As a very small school I make trainee teachers a focus around every third year. We don't have capacity every year. We have two students when that is our priority and I throw myself into all things Chrischurch to make sure they get the best partnership between us and University. I am passionate about trying to get it right from the outset so that the drop out rate improves among new teachers. I interviewed there for next year's trainee teachers this week and deviated from the set questioning on two points:
'How well do you deal with frustration about the system and why do you think so many new teachers drop out?'
'Do you aspire to be a Headteacher?'
I think these two questions are essential indicators of resilience now and of realism about our profession. Of course I wouldn't expect most applicants to teacher training posts to see themselves as a Headteacher (I didn't!) but aspiring is different. We need resilient, sparky folk who want to be in it to win it. I'm not saying everyone should be a Head either, of course not. To maintain life as a high performing teacher is as hard as the job of Headteacher.
I also had the privilege this week of observing and interim grading our final practice trainee teacher alongside her University link tutor. She is outstanding. She is a joy to behold. She also has a work rate that is second to none and is reflective. She had graded herself cautiously and we upped many of her grades.
The link tutor and I had a bit of conflict though over children putting their hands up. Her point of view was that the trainee teacher shouldn't be asking for hands up. I pointed out that we use hands up as a school strategy. That's not all we use, the pupils know we don't always choose those with hands up. There is a lolly stick mug so those that don't put up hands know that if the teacher is holding the mug they'd better try & think of an answer if their hand isn't up. But that isn't used every time.
I see this dislike of hands up as another easy thing for people outside of day to day school life to take a dislike to based on bits of research. Children love putting their hands up! Why wouldn't you sometimes ask the child who has their hand up so much they might pop? Why wouldn't you occasionally give the child who doesn't like putting their hand up a safety break?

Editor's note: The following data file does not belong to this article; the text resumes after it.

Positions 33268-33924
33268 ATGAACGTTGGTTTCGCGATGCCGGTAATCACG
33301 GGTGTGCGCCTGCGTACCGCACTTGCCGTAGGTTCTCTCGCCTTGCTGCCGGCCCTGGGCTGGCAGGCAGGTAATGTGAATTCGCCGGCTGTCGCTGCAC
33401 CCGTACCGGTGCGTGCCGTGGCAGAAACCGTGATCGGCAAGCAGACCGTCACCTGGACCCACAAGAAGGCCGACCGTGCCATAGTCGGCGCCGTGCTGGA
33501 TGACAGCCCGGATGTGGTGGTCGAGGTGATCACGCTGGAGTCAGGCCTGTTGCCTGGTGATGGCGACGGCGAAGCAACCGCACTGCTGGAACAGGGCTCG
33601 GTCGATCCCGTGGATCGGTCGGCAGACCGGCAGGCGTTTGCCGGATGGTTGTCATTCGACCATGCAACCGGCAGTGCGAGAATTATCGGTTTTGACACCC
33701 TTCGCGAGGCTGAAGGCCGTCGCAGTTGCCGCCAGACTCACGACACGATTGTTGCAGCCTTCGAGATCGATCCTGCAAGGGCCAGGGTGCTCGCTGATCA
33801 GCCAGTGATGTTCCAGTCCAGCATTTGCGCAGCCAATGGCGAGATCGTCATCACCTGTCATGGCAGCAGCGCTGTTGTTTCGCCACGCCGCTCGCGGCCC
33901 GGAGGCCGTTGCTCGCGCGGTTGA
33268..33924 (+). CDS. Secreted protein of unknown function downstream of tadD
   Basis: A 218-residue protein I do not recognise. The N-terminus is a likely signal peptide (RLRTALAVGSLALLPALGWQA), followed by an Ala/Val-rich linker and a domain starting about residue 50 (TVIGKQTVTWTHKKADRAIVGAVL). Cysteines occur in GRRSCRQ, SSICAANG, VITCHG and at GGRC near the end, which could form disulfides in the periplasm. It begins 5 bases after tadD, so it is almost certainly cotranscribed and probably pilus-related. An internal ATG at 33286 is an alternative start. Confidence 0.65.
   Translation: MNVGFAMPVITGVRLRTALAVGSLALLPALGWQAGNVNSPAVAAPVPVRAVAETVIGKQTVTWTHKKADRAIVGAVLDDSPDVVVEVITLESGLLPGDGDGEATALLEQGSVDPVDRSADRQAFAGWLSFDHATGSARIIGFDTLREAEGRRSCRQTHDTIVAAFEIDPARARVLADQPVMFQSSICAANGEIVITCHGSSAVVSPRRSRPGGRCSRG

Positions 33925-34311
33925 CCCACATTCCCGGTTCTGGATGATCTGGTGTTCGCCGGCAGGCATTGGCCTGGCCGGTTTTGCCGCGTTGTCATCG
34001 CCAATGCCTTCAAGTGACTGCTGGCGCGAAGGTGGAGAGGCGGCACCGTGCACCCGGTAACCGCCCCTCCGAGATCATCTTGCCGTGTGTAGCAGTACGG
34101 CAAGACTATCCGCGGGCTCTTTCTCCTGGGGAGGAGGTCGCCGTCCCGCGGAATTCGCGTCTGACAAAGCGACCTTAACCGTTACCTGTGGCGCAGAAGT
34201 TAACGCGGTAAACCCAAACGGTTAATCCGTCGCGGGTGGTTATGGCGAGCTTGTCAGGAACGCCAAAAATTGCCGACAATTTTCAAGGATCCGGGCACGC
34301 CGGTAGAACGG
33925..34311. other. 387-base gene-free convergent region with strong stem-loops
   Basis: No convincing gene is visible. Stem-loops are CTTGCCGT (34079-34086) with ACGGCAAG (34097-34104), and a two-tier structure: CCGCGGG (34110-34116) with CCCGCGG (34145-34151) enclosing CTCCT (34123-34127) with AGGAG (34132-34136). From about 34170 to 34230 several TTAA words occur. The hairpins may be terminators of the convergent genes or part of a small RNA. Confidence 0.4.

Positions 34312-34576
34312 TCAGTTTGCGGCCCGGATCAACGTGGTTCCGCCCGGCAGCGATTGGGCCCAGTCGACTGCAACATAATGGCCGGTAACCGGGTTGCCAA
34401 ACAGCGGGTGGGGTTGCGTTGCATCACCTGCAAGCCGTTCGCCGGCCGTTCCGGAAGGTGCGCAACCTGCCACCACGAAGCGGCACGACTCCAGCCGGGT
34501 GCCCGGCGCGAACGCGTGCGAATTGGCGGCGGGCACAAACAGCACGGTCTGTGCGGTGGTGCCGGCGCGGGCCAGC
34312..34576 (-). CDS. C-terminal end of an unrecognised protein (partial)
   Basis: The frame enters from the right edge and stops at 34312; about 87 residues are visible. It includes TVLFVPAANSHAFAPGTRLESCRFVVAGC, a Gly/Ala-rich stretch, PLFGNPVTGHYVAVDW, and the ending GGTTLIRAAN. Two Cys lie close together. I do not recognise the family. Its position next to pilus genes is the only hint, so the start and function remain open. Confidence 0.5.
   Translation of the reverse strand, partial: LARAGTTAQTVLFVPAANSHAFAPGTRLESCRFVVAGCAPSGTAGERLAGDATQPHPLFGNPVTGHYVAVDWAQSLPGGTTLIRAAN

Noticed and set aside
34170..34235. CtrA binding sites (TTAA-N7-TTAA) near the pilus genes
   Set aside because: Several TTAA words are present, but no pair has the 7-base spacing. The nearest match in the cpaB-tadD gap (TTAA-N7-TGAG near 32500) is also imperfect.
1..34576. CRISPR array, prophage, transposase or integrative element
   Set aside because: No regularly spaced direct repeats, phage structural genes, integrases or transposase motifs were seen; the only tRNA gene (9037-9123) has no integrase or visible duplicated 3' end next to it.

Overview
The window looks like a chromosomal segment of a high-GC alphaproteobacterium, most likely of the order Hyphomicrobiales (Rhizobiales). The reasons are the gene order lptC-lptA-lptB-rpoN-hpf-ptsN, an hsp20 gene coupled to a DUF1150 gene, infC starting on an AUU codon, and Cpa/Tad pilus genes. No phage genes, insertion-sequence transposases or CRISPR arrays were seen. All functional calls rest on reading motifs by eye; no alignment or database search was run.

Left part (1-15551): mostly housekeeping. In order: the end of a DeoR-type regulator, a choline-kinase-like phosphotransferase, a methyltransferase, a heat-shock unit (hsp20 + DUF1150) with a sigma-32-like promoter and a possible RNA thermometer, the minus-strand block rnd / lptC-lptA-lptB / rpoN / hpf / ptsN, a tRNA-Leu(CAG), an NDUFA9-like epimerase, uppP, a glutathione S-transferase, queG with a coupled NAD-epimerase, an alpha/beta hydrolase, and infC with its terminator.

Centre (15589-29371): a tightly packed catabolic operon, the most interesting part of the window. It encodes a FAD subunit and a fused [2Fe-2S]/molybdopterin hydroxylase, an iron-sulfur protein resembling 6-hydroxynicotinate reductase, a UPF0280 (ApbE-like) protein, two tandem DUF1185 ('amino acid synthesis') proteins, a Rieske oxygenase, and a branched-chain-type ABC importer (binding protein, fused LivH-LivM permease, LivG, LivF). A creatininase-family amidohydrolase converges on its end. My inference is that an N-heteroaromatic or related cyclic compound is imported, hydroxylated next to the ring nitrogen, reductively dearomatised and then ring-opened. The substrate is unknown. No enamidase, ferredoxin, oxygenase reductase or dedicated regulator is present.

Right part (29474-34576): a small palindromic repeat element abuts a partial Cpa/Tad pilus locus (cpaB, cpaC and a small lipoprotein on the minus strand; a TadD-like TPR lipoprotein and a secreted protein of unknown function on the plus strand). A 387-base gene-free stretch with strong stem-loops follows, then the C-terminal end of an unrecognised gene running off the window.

It's quite obvious my childrens' school use hands up as on occasion my children raise their hands at home! They are an outstanding school, and not just in Ofsted terms.
So, I fought my trainee teacher's corner on that one and won. The link tutor is excellent actually and I know she is just balancing what our trainee may find in the culture of other schools once she is employed, where perhaps the show of hands has been vilified as ancient practice.
I think this type of discourse is so valuable though and I worry that without a University provision and discourse between school and University link tutor the quality of provision for training isn't there. We have had our County ITE program given 4 by Ofsted recently http://reports.ofsted.gov.uk/index.php?q=filedownloading/&id=2429679&type=1&refer=0
The teaching schools are all developing provision but, as yet, I can't see the comparison between them and an established ITE provision. In my view Christchurch have an entirely different mindset to that which a teaching school has capacity for, particularly when it comes to educational research and research based discourse with schools.